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(photo) The former parade ground at Fort Union National Monument, New Mexico.

It is a problem long in the making. Throughout the century, the Park Service has had to repair ruins under the brunt of erosion and visitation. The craftsmen were usually local people who traced their ancestry to the sites; the supervisors a cadre of archeologists expert in indigenous architecture. The primary repair material was mortar made from Portland cement. Despite the skill of the work, by the 1970s it was clear that the cement was hastening, not halting, the destruction.

After a flurry of experiments with new materials, the problem was forced to the back burner by inflation, the disbanding of the repair unit, and the retirements of key personnel. For over a decade, the situation languished-with visitation and nature continuing to take their toll-only to resurface with a vengeance in the early 1990s.

A handful of park managers began to compare notes about the deteriorating sites in their care; the result was a grassroots program called "Vanishing Treasures." The program is tackling the problem on three fronts: first, by documenting the

vanishing treasures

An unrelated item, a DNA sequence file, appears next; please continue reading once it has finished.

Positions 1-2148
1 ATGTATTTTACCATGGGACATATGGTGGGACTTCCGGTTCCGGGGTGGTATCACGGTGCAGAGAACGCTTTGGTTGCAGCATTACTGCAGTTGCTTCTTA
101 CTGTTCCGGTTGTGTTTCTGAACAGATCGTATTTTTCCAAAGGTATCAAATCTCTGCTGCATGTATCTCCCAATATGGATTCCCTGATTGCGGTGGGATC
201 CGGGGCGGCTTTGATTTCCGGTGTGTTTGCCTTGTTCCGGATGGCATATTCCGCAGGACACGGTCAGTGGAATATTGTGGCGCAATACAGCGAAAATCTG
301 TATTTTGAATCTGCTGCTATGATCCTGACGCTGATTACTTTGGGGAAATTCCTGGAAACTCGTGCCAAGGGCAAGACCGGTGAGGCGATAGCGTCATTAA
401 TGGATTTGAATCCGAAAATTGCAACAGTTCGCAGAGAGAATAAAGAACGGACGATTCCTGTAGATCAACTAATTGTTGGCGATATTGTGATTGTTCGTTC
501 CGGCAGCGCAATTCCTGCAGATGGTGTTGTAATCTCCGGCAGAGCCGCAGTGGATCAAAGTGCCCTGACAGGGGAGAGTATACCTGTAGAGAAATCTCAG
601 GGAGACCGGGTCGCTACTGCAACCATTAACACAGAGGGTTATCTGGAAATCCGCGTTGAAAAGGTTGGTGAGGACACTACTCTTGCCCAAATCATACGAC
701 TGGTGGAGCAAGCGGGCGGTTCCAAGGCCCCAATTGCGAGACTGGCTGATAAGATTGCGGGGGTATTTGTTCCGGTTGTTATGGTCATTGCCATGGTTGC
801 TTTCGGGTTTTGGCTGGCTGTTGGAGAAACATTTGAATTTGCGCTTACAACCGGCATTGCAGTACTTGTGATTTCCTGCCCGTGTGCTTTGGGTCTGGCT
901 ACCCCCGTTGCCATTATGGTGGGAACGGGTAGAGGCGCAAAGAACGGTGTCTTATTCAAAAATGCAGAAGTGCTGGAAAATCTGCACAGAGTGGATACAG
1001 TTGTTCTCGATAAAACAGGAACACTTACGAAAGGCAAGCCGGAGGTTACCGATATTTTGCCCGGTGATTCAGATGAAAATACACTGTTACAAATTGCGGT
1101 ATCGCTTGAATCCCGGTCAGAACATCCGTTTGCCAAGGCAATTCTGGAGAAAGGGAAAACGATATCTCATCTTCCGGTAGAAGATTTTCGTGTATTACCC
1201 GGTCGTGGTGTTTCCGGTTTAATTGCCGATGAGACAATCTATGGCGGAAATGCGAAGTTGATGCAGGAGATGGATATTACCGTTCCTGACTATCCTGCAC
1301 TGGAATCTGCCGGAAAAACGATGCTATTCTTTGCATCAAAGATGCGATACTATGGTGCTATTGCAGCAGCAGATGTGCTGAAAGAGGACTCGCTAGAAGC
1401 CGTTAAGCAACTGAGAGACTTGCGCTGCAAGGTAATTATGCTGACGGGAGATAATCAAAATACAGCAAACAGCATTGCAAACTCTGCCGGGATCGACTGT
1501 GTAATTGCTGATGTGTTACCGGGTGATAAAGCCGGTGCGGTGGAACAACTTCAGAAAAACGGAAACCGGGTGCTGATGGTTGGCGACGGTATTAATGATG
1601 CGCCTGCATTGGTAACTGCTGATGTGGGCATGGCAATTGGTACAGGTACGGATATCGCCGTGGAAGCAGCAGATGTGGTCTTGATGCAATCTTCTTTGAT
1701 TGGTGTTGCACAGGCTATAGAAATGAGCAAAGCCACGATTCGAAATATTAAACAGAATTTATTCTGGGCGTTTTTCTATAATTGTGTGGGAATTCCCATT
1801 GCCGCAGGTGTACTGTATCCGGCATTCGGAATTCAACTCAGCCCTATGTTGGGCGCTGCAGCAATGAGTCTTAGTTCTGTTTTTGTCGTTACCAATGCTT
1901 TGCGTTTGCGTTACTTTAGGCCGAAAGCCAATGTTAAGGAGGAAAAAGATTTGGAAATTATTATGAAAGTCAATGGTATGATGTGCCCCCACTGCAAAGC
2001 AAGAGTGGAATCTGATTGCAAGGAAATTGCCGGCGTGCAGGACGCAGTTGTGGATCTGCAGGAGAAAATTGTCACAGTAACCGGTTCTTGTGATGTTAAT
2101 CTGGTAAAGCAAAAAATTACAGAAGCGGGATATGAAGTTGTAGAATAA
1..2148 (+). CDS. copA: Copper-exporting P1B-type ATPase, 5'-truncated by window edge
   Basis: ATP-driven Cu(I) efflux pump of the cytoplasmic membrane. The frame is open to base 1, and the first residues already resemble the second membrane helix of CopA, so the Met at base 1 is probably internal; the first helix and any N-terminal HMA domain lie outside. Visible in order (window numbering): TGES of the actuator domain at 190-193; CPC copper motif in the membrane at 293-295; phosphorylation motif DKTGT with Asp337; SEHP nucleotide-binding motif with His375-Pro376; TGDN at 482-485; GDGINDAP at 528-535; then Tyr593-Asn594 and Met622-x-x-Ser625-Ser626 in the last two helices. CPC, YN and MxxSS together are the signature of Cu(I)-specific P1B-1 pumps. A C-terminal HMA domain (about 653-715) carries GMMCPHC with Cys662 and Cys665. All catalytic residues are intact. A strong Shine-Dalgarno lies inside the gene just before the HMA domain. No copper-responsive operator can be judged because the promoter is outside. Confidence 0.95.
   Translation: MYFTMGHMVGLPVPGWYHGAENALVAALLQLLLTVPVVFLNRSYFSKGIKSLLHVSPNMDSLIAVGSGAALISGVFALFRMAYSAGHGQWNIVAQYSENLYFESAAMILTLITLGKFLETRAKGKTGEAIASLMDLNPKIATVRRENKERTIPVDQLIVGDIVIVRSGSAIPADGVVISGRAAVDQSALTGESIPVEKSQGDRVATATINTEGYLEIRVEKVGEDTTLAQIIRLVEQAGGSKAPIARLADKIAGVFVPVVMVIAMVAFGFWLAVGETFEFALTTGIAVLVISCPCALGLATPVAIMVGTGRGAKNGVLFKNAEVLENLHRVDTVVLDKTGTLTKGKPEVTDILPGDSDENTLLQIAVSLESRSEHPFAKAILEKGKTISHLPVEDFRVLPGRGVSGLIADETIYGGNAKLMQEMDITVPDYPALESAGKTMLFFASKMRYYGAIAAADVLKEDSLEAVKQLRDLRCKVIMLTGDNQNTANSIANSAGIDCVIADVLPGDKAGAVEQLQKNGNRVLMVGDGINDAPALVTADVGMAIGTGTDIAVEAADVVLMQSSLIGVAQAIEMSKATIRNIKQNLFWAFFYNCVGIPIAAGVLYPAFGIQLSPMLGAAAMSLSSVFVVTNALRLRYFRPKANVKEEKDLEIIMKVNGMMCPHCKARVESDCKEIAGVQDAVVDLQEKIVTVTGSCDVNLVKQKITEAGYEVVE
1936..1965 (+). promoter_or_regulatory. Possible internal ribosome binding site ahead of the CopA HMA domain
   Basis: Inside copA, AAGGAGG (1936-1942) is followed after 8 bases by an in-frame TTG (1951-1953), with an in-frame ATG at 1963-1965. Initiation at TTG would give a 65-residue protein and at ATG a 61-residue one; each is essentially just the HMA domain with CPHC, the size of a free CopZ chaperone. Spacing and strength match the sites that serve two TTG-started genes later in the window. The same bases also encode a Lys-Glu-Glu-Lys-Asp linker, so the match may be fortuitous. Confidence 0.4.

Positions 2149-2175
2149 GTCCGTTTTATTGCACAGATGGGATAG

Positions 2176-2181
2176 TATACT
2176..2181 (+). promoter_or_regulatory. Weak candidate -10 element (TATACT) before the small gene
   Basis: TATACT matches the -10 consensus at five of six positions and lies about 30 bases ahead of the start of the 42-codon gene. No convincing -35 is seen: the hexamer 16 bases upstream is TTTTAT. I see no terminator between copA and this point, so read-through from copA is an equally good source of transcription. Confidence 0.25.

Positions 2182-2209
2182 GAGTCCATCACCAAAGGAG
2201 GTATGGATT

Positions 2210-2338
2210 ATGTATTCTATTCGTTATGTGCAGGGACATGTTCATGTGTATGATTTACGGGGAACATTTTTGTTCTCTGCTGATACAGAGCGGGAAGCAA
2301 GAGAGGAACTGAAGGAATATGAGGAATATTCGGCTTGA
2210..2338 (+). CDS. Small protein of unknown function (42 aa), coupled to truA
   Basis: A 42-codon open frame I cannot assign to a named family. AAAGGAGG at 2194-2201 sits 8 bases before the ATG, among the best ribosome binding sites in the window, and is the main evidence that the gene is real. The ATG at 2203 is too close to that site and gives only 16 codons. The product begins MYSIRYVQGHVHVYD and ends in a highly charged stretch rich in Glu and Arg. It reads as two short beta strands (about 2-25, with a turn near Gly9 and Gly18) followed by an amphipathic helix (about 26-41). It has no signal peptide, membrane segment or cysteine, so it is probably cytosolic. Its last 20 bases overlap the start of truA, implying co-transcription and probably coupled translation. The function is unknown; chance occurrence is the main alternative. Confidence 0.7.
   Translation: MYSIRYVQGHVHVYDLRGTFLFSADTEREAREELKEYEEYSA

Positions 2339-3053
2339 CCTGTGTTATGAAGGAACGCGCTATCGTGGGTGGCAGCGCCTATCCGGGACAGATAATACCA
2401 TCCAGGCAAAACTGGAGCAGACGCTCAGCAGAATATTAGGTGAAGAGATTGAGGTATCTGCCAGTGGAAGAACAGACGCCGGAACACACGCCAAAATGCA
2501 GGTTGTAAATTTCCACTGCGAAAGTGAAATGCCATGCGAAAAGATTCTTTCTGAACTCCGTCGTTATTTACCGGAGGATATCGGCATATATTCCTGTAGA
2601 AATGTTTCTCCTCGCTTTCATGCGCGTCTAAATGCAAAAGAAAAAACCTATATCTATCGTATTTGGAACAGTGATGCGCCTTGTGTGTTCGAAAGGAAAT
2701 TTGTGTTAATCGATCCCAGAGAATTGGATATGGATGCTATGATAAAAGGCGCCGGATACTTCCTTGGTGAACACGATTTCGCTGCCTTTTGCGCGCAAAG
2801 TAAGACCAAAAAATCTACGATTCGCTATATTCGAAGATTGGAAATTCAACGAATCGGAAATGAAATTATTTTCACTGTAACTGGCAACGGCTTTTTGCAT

rate of deterioration; second, by repairing structures in imminent danger (while fostering new techniques and materials); and third, by training a new generation of craftsmen before the older ones have retired.

Each of these initiatives has been infused with a wealth of ideas, thanks to the involvement of a wider range of professionals. Each has had success and failure. The failures, by and large, are tainted by a recurring theme: lack of funds.

Glenn Fulfer, superintendent of Salinas Pueblo Missions National Monument, says the Vanishing Treasures program is "a last defense against the loss of these tangible symbols of America's heritage." As the destruction continues apace, hopefully it's not too little, too late.

Portrait of a Crisis
Parks in Danger
The Long Range Plan



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